The 2020 Mid-Year Economic Update_long

What an Integrated Sales Model Looks Like

This fastener distributor is planning a future with a new sales system.

Joe DeMarco began his career selling pneumatic nailers at a Lowe’s Contractor Yard. Thirty years later he’s still in the industry, energized by the possibilities of new sales models, new ways of doing business, and new challenges – even in these disruptive times. 

“I don’t really like the word ‘disruption,’ ” says DeMarco, VP of Business Development & Communication for industrial distributor LINC Systems since 2012, after 23 years in sales and marketing management with Stanley Black & Decker. “I prefer to think of it as crazy opportunity. An opportunity to leave something really impressive behind. It makes a good retirement resume. Not that I’m in a hurry to retire or ever want to.”

DeMarco’s career has been defined by a desire to keep growing and learning. “That’s what a good salesperson really needs,” he says. “A drive to grow and advance yourself. I don’t believe that even when I started out it was about making the sale as much as it was to prove I could be successful.”

Among his primary tasks at Indianapolis-based LINC Systems has been working with LINC’s sales leadership on a long-term plan to overhaul the company’s sales strategy for the future, and this spring the new model is scheduled to roll out in a couple of territories. “It’s kind of going back to the beginning to develop a lead-generation program,” he says, “but doing it in a modern, marketing-centric way.”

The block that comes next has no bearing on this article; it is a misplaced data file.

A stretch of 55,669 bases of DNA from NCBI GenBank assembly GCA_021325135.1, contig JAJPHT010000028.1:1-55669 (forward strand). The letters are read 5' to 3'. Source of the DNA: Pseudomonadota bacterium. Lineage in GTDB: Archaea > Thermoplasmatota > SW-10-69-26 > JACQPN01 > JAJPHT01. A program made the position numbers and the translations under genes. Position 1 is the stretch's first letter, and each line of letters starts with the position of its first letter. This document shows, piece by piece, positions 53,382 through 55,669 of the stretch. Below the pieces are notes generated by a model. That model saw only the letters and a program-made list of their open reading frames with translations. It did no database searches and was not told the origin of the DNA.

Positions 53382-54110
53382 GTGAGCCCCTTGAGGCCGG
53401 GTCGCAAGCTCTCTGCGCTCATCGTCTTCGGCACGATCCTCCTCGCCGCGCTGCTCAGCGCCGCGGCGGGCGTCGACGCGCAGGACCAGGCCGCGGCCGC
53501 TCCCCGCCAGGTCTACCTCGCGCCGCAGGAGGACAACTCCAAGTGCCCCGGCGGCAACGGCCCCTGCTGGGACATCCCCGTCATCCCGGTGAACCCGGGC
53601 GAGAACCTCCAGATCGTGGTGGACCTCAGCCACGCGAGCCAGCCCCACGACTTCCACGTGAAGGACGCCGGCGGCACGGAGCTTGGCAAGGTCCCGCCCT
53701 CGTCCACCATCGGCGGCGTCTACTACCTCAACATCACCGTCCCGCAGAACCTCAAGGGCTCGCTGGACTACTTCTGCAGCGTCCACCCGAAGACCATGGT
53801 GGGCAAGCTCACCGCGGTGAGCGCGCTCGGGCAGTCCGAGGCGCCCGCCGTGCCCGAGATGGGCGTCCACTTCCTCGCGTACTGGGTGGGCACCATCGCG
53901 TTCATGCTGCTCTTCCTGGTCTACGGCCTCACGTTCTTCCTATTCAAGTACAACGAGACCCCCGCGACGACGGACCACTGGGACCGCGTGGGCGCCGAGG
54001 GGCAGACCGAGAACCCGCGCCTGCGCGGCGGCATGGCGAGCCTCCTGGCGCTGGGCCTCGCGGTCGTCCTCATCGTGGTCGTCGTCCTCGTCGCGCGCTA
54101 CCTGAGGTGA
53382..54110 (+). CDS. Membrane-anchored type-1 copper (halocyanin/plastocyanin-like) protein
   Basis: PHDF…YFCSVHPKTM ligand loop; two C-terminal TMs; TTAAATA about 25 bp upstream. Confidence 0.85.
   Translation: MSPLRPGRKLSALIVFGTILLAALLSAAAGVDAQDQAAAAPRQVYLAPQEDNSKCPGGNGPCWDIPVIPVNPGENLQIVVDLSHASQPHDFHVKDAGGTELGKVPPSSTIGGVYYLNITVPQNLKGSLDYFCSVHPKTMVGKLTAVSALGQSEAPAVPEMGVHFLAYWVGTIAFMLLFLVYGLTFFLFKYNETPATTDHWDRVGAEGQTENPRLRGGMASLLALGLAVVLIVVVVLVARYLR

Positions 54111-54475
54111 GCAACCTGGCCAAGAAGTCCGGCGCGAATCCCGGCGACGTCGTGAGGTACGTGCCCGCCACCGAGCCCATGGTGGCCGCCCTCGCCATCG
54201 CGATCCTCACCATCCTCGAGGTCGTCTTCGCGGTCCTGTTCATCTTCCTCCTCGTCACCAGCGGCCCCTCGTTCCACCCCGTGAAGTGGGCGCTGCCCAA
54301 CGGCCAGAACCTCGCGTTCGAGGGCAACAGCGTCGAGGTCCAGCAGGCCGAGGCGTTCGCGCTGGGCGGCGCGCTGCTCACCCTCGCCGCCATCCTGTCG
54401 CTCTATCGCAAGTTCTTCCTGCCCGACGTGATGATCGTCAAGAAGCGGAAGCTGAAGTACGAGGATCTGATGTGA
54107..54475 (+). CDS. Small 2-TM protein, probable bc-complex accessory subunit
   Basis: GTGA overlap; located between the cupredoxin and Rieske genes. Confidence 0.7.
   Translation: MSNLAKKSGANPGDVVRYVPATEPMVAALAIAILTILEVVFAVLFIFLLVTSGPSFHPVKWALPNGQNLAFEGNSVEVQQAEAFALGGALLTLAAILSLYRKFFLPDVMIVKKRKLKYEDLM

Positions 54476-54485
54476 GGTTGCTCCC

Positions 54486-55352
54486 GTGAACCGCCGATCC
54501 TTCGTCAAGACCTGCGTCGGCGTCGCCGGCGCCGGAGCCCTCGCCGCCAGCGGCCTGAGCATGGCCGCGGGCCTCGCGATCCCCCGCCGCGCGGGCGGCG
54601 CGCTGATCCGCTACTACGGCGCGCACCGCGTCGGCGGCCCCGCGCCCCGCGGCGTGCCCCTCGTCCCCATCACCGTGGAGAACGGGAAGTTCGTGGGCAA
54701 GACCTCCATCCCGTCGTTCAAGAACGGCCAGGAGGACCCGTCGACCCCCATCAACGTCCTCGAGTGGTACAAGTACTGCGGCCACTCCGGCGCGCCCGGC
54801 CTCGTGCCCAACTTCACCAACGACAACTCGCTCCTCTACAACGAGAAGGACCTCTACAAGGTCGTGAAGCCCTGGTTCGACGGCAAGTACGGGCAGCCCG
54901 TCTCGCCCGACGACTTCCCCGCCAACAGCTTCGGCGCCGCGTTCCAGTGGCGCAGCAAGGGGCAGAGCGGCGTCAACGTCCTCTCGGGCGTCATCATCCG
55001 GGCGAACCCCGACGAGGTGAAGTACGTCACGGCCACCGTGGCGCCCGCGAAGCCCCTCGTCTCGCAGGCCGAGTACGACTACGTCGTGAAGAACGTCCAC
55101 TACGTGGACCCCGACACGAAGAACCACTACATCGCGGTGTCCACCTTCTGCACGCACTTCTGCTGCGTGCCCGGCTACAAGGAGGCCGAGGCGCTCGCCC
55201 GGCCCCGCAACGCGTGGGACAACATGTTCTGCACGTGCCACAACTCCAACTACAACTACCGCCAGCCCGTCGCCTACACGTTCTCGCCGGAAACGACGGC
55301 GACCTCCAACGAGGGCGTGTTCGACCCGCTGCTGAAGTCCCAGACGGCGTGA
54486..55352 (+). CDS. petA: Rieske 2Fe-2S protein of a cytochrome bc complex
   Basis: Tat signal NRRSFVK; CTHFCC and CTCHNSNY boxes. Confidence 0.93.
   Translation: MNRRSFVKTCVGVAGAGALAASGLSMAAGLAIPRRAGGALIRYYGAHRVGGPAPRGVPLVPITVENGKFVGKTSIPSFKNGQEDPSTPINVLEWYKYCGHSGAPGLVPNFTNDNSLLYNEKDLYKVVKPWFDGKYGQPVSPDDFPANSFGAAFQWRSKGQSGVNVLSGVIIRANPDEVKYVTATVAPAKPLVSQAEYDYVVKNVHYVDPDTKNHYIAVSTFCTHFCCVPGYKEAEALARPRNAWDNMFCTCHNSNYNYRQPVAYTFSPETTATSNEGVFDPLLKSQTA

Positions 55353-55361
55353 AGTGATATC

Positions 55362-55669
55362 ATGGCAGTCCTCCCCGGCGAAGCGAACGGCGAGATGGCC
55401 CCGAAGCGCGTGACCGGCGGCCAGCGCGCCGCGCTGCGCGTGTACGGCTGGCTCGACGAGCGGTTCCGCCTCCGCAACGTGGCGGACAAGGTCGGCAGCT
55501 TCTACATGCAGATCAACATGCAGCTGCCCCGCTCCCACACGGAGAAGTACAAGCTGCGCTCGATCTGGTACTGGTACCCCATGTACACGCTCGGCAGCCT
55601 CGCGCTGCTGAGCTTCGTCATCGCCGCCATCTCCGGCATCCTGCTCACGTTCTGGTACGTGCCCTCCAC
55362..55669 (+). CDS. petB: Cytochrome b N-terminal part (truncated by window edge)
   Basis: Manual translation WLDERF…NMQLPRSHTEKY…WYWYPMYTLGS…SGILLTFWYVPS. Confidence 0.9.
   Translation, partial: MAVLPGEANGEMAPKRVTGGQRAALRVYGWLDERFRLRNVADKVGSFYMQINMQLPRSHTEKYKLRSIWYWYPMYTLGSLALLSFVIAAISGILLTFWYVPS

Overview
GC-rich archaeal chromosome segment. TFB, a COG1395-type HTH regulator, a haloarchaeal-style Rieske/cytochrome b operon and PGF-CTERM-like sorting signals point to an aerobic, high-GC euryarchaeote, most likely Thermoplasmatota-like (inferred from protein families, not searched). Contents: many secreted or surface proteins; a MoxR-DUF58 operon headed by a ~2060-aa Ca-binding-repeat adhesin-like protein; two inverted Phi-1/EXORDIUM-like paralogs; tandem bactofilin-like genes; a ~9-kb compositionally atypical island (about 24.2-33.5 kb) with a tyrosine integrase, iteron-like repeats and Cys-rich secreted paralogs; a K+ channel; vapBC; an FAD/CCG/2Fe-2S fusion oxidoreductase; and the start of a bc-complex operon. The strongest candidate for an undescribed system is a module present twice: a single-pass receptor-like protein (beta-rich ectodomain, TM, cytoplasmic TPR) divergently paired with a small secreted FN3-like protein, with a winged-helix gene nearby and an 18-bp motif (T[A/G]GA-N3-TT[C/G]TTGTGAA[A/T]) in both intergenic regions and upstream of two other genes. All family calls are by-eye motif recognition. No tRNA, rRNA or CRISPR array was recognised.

The future model has several elements. First, an inside business development coordinator handles all administrative tasks and generates leads using customer relationship management (CRM) software and marketing, thus freeing key salespeople to focus exclusively on pursuing new opportunities. Next, the plan features a compensation package where, in place of traditional commission for individual sales, salespeople are given bonuses for reaching targets for new accounts and sales. “They’re compensated on their overall success rather than on individual commissions,” says DeMarco. 

The last component is a web-based solution for online ordering, invoice paying, and order status, so the customer has complete visibility at every part of the transaction. DeMarco is a strong believer in the importance of an e-commerce platform and an omnichannel experience for customers. He also makes sure the sales team is fully on board. “If a customer buys online, we consider the territory manager or salesperson the origin of that sale,” he says. “If they teach the customer to fish online, and they do it, great. The salesperson gets paid for it.” 

DeMarco will be a panelist at MDM’s Sales GPS Conference in Las Vegas next month. He has been an attendee at previous Sales GPS conferences and has had, he says, a few Eureka moments. One of these was a realization of the pace of generational change in the industry. 

“Last year at Sales GPS, one of the presentations talked about the maturing of salesforces,” he said. “And I realized that for our entire business salesforce, we can see 30 to 40 percent retiring within four or five years.” All of those retirees, and their customers, are being replaced by millennials, digital natives who can barely remember a world without online buying, e-commerce and the Internet. 

Whatever challenges that may bring, DeMarco is up for it. “Grow or die,” he says. “If you’re not learning, you’re burning.”

To learn more about MDM’s upcoming Sales GPS conference, to view the line-up of speakers, or to register, visit

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